Results 1  10
of
24
Fast CutandChoose Based Protocols for Malicious and Covert Adversaries ∗
, 2013
"... In the setting of secure twoparty computation, two parties wish to securely compute a joint function of their private inputs, while revealing only the output. One of the primary techniques for achieving efficient secure twoparty computation is that of Yao’s garbled circuits (FOCS 1986). In the sem ..."
Abstract

Cited by 29 (3 self)
 Add to MetaCart
(Show Context)
In the setting of secure twoparty computation, two parties wish to securely compute a joint function of their private inputs, while revealing only the output. One of the primary techniques for achieving efficient secure twoparty computation is that of Yao’s garbled circuits (FOCS 1986). In the semihonest model, where just one garbled circuit is constructed and evaluated, Yao’s protocol has proven itself to be very efficient. However, a malicious adversary who constructs the garbled circuit may construct a garbling of a different circuit computing a different function, and this cannot be detected (due to the garbling). In order to solve this problem, many circuits are sent and some of them are opened to check that they are correct while the others are evaluated. This methodology, called cutandchoose, introduces significant overhead, both in computation and in communication, and is mainly due to the number of circuits that must be used in order to prevent cheating. In this paper, we present a cutandchoose protocol for secure computation based on garbled circuits, with security in the presence of malicious adversaries, that vastly improves on all previous protocols of this type. Concretely, for a cheating probability of at most 2−40, the best previous works send between 125 and 128 circuits. In contrast, in our protocol 40 circuits alone suffice (with some additional overhead). Asymptotically, we achieve a cheating probability of 2−s where s is the number of garbled circuits, in contrast to the previous best of 2−0.32s. We achieve this by introducing a new cutandchoose methodology with the property that in order to cheat, all of the evaluated circuits must be incorrect, and not just the majority as in previous works. Keywords: twoparty computation, Yao’s protocol, cutandchoose, concrete efficiency
Efficient cryptographic protocol design based on distributed El Gamal encryption
 In Proceedings of 8th International Conference on Information Security and Cryptology (ICISC
, 2005
"... Abstract. We propose a set of primitives based on El Gamal encryption that can be used to construct efficient multiparty computation protocols for certain lowcomplexity functions. In particular, we show how to privately count the number of true Boolean disjunctions of literals and pairwise exclusiv ..."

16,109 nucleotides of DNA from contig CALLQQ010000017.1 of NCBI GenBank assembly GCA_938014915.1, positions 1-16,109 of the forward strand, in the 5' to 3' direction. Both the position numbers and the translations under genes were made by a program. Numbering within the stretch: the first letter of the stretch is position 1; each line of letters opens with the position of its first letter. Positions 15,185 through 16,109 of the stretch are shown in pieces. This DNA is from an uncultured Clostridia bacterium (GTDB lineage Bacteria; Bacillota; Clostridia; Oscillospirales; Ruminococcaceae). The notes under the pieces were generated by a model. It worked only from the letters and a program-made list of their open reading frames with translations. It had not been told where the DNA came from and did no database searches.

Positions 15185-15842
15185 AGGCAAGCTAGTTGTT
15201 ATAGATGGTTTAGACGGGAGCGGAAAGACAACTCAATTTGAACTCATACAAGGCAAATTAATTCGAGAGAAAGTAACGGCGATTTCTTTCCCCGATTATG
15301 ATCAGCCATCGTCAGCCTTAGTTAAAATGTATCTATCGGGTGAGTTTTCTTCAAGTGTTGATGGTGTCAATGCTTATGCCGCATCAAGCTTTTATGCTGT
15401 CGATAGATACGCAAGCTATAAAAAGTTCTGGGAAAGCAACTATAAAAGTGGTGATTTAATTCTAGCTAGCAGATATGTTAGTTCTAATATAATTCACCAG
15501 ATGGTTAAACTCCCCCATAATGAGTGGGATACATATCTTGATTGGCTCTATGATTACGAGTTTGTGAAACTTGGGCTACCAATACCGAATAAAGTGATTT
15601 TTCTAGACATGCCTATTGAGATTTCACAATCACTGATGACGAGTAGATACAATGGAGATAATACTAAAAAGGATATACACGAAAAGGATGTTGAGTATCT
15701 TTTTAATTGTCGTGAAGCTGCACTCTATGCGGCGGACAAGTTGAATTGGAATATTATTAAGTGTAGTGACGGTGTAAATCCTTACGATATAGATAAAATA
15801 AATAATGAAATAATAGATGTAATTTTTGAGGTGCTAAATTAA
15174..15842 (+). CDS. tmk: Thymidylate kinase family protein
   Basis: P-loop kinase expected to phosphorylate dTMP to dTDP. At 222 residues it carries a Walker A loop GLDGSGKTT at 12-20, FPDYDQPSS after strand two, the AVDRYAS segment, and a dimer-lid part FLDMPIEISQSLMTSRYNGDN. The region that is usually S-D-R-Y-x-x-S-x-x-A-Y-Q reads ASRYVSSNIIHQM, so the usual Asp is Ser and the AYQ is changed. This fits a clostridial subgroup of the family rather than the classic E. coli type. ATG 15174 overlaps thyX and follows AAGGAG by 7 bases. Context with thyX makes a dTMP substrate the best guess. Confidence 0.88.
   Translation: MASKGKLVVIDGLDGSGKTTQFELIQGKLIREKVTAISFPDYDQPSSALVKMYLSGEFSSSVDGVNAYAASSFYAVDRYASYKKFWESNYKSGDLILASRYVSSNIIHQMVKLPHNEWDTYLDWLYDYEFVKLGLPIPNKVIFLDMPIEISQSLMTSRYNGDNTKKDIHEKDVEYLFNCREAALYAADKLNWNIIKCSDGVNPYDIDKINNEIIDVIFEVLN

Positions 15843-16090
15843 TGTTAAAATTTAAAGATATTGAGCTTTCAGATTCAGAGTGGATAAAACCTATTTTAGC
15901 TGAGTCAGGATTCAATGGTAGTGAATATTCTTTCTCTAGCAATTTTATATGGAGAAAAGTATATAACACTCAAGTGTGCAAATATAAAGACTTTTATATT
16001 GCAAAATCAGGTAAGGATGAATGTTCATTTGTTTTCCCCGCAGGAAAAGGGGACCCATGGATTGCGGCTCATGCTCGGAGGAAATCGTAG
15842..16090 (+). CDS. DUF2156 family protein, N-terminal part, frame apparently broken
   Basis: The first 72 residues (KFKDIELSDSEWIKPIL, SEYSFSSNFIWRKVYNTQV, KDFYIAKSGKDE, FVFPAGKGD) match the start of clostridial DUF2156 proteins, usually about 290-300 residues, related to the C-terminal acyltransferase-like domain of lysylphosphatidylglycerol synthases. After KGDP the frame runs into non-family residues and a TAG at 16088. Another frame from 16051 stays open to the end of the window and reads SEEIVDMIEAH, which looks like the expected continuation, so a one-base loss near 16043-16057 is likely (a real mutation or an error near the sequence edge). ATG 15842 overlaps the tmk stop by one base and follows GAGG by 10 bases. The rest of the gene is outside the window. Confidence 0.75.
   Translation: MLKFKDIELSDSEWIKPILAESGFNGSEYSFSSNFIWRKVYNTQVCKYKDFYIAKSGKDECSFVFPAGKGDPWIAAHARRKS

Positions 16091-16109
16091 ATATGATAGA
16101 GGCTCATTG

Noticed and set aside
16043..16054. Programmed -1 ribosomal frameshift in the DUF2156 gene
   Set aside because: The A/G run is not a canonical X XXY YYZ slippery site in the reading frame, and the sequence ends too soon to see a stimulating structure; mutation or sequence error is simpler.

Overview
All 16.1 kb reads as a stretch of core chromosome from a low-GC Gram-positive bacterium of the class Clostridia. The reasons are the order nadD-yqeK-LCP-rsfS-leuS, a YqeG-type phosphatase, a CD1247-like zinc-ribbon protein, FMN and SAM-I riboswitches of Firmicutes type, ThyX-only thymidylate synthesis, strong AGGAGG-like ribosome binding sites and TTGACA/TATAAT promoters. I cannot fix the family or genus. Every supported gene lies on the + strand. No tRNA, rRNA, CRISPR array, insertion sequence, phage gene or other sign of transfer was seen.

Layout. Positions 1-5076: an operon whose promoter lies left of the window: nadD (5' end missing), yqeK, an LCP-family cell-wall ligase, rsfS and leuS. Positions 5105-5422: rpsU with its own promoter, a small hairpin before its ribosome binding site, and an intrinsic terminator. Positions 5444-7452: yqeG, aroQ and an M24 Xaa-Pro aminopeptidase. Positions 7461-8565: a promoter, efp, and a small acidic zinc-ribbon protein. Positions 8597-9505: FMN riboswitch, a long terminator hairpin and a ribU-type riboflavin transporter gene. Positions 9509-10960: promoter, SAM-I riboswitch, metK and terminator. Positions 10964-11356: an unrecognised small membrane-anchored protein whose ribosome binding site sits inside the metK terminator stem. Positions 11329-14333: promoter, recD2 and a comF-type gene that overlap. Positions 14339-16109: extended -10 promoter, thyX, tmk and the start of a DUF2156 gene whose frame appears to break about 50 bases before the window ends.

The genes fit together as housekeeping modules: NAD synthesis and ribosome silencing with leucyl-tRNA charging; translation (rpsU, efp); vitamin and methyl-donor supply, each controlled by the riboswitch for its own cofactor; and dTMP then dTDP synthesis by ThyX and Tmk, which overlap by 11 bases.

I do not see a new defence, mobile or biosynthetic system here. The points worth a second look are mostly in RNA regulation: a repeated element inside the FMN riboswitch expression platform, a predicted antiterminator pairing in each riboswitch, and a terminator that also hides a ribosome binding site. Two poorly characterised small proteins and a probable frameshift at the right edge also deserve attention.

Abstract

Cited by 28 (0 self)
 Add to MetaCart
(Show Context)
Abstract. We propose a set of primitives based on El Gamal encryption that can be used to construct efficient multiparty computation protocols for certain lowcomplexity functions. In particular, we show how to privately count the number of true Boolean disjunctions of literals and pairwise exclusive disjunctions of literals. Applications include efficient twoparty protocols for computing the Hamming distance of two bitstrings and the greaterthan function. The resulting protocols only require 6 rounds of interaction (in the random oracle model) and their communication complexity is O(kQ) where k is the length of bitstrings and Q is a security parameter. The protocols are secure against active adversaries but do not provide fairness. Security relies on the decisional DiffieHellman assumption and error probability is negligible in Q. 1
An Efficient Solution to the Millionaires' Problem Based on Homomorphic Encryption
 In ACNS 2005, volume 3531 of Lecture
, 2005
"... We proposed a tworound protocol for solving the Millionaires' Problem in the setting of semihonest parties. Our protocol uses either multiplicative or additive homomorphic encryptions. Previously proposed protocols used additive or XOR homomorphic encryption schemes only. The computation and ..."
Abstract

Cited by 16 (0 self)
 Add to MetaCart
(Show Context)
We proposed a tworound protocol for solving the Millionaires' Problem in the setting of semihonest parties. Our protocol uses either multiplicative or additive homomorphic encryptions. Previously proposed protocols used additive or XOR homomorphic encryption schemes only. The computation and communication costs of our protocol are in the same asymptotic order as those of the other efficient protocols. Nevertheless, since multiplicative homomorphic encryption scheme is more efficient than an additive one practically, our construction saves computation time and communication bandwidth in practicality. In comparison with the most efficient previous solution, our protocol saves 89% computation time and 25% communication bits.